November 29, 2017

“I thought about writing his name here.”

Three days ago.

At the Goleta rest area
In the mid-day sun
The place teaming with men.
A crew of construction workers hanging out of their truck,
its cabin had a face that leered like theirs.

First a man kept looking at me and saying “hello.”
It wasn’t friendly; it was demanding and strange,
so I didn’t respond and watched him walk
back to his car and wife on her cellphone.

Then a man—somebody’s grandpa, hobbled over
to where I was stretching.
“Well aren’t you a pretty gal. And nice and limber too.”

That’s how a customer considers
meat he intends to purchase.

In the past I said, “Well f*ck you!”
but inevitably they respond
“F*ck you,” “you little bitch,” or something
showing that their comment
is not to flatter as claimed,
but to assert power, to diminish.

Underneath their comment is not
admiration for a woman,
but hatred.

Me too: Before I saw myself as sexual.
A girl, 90 pounds, in blue corduroy overalls.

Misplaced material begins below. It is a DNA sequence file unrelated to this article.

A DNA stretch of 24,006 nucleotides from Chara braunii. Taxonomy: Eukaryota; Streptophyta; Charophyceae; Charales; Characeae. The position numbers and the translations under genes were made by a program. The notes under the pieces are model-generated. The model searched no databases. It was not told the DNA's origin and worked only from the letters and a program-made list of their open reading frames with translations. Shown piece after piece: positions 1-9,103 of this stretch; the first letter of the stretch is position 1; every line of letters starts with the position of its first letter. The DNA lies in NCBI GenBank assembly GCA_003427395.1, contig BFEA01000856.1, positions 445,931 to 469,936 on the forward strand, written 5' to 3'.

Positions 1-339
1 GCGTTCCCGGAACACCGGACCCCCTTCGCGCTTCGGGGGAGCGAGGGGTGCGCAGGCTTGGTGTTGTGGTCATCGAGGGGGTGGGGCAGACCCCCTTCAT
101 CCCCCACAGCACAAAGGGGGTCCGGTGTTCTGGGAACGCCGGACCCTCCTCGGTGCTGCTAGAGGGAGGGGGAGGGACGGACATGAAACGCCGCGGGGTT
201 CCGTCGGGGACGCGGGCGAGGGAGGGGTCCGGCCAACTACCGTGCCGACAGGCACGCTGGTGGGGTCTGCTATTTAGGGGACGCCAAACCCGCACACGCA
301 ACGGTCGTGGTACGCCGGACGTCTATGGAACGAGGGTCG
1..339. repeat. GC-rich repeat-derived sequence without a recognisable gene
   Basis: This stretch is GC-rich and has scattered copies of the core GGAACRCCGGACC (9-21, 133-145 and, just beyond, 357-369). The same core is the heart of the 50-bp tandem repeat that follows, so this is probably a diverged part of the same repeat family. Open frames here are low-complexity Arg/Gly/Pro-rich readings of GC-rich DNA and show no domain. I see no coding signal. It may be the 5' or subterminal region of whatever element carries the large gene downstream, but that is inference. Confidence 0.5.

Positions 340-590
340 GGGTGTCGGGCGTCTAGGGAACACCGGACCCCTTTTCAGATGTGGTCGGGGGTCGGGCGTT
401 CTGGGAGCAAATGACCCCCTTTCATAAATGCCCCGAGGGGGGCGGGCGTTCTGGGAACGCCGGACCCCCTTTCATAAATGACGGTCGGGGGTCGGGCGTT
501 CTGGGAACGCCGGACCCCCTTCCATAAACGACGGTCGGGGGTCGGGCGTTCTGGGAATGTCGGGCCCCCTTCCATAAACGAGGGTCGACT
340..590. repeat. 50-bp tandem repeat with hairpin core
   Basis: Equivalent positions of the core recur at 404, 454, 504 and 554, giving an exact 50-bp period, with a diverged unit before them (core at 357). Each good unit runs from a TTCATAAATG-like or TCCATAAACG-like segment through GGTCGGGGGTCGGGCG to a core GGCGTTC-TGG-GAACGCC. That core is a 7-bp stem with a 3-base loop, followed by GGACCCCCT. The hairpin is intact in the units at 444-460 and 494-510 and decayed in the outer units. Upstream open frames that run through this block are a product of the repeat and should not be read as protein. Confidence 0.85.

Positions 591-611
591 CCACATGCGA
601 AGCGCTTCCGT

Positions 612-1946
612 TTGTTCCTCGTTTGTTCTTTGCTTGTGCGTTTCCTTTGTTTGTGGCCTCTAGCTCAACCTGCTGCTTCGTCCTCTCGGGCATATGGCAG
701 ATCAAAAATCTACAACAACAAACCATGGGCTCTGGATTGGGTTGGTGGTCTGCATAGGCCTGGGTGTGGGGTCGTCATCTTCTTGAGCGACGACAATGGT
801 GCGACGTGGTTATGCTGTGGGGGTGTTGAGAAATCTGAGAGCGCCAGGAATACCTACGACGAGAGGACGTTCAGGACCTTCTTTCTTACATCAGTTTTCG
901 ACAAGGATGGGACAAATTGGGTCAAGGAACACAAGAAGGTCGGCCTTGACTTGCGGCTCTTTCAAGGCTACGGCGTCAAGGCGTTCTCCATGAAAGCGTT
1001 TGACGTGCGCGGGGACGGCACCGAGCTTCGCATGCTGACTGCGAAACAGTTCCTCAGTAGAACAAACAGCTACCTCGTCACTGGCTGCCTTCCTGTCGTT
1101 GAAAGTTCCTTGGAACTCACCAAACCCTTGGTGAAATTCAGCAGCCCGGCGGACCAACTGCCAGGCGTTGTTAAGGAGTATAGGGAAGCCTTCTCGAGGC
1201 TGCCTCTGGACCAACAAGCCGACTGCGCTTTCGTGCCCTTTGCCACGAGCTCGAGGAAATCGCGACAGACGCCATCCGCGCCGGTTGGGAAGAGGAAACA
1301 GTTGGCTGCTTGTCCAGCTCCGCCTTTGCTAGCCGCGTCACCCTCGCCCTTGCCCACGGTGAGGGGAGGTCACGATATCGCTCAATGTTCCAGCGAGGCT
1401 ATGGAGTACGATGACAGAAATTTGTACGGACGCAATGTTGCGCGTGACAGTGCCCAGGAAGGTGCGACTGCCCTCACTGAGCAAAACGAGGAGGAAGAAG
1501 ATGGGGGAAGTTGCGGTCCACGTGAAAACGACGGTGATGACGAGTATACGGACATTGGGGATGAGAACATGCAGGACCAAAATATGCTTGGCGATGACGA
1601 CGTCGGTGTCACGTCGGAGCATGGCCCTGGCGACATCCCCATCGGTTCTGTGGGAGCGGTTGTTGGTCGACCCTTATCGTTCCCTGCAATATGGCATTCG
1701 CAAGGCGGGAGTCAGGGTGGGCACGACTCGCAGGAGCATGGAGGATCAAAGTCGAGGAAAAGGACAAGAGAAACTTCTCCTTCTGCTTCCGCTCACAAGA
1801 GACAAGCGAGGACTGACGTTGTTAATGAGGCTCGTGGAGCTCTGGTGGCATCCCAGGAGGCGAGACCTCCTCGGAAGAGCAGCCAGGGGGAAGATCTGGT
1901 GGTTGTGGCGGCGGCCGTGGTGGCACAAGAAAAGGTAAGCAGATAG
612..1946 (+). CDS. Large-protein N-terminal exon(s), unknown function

Me too: So many times, in a myriad of ways.

Growing up I didn’t know a woman could have power.
It was not modelled; it was not my reality.
Nobody told me there was a boundary around my body.

Me too: In college, one night he carefully planned
and didn’t say a word.
As if I had no name.
It was a silent fight from start to finish.

I thought about writing his name here.

But you know who you are, and there is some remorse
or you wouldn’t have waited in the middle of the night
when I came laughing from the party.

I could see you leaning against the lamppost,
a haunted apparition

Following me and shouting between your long teeth:

“why did you let me do that?”
“why did you let me do that?”

until your question echoed in my head,
and even the soft, falling snow couldn’t stop the words.

As if the rape wasn’t enough, you had to come back
and f*ck the hate into me.

Me too, last month:
With a man who during the grand finale of our barely relationship
called me a bitch repeatedly.
He has a daughter.
Need I say more?

Me too: I’m angry.
Because not only do I hold my own pain
but years of stories from work as a therapist
of sexual and personal
violations that are not
sexual and personal.

They are soul violations that shatter
a woman’s ability to feel safe in the world
and trust or value her precious self.

Me too, of course.


Author: Maia Kiley
Image: Unsplash
Editor: Jen Schwartz
Copy Editor: Catherine Monkman

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